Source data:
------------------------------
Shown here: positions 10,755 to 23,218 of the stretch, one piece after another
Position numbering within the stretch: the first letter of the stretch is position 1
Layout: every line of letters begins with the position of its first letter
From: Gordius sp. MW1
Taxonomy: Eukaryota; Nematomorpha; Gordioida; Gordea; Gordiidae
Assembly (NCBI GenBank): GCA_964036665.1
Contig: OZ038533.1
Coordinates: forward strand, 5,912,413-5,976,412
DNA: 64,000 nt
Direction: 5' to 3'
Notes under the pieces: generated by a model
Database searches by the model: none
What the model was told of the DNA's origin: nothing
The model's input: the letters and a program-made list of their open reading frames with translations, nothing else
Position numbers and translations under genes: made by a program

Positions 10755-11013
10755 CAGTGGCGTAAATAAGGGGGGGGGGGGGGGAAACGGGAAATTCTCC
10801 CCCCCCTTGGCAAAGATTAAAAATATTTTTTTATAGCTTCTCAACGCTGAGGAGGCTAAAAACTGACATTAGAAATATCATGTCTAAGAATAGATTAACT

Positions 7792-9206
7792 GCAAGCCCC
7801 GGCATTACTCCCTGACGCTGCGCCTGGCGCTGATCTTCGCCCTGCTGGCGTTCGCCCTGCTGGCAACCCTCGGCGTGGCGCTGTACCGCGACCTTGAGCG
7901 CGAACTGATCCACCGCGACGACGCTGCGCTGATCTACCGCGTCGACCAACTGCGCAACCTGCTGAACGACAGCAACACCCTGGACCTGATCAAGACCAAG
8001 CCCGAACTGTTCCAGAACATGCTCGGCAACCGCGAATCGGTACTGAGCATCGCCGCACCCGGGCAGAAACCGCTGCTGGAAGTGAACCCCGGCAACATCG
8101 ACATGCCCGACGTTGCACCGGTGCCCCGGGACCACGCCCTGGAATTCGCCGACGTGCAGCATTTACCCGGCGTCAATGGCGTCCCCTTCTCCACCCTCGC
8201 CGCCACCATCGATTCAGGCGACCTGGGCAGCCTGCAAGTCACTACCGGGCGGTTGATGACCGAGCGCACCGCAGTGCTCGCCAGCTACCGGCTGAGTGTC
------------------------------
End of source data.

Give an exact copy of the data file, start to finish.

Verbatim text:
Shown here: positions 10,755 to 23,218 of the stretch, one piece after another
Position numbering within the stretch: the first letter of the stretch is position 1
Layout: every line of letters begins with the position of its first letter
From: Gordius sp. MW1
Taxonomy: Eukaryota; Nematomorpha; Gordioida; Gordea; Gordiidae
Assembly (NCBI GenBank): GCA_964036665.1
Contig: OZ038533.1
Coordinates: forward strand, 5,912,413-5,976,412
DNA: 64,000 nt
Direction: 5' to 3'
Notes under the pieces: generated by a model
Database searches by the model: none
What the model was told of the DNA's origin: nothing
The model's input: the letters and a program-made list of their open reading frames with translations, nothing else
Position numbers and translations under genes: made by a program

Positions 10755-11013
10755 CAGTGGCGTAAATAAGGGGGGGGGGGGGGGAAACGGGAAATTCTCC
10801 CCCCCCTTGGCAAAGATTAAAAATATTTTTTTATAGCTTCTCAACGCTGAGGAGGCTAAAAACTGACATTAGAAATATCATGTCTAAGAATAGATTAACT

Positions 7792-9206
7792 GCAAGCCCC
7801 GGCATTACTCCCTGACGCTGCGCCTGGCGCTGATCTTCGCCCTGCTGGCGTTCGCCCTGCTGGCAACCCTCGGCGTGGCGCTGTACCGCGACCTTGAGCG
7901 CGAACTGATCCACCGCGACGACGCTGCGCTGATCTACCGCGTCGACCAACTGCGCAACCTGCTGAACGACAGCAACACCCTGGACCTGATCAAGACCAAG
8001 CCCGAACTGTTCCAGAACATGCTCGGCAACCGCGAATCGGTACTGAGCATCGCCGCACCCGGGCAGAAACCGCTGCTGGAAGTGAACCCCGGCAACATCG
8101 ACATGCCCGACGTTGCACCGGTGCCCCGGGACCACGCCCTGGAATTCGCCGACGTGCAGCATTTACCCGGCGTCAATGGCGTCCCCTTCTCCACCCTCGC
8201 CGCCACCATCGATTCAGGCGACCTGGGCAGCCTGCAAGTCACTACCGGGCGGTTGATGACCGAGCGCACCGCAGTGCTCGCCAGCTACCGGCTGAGTGTC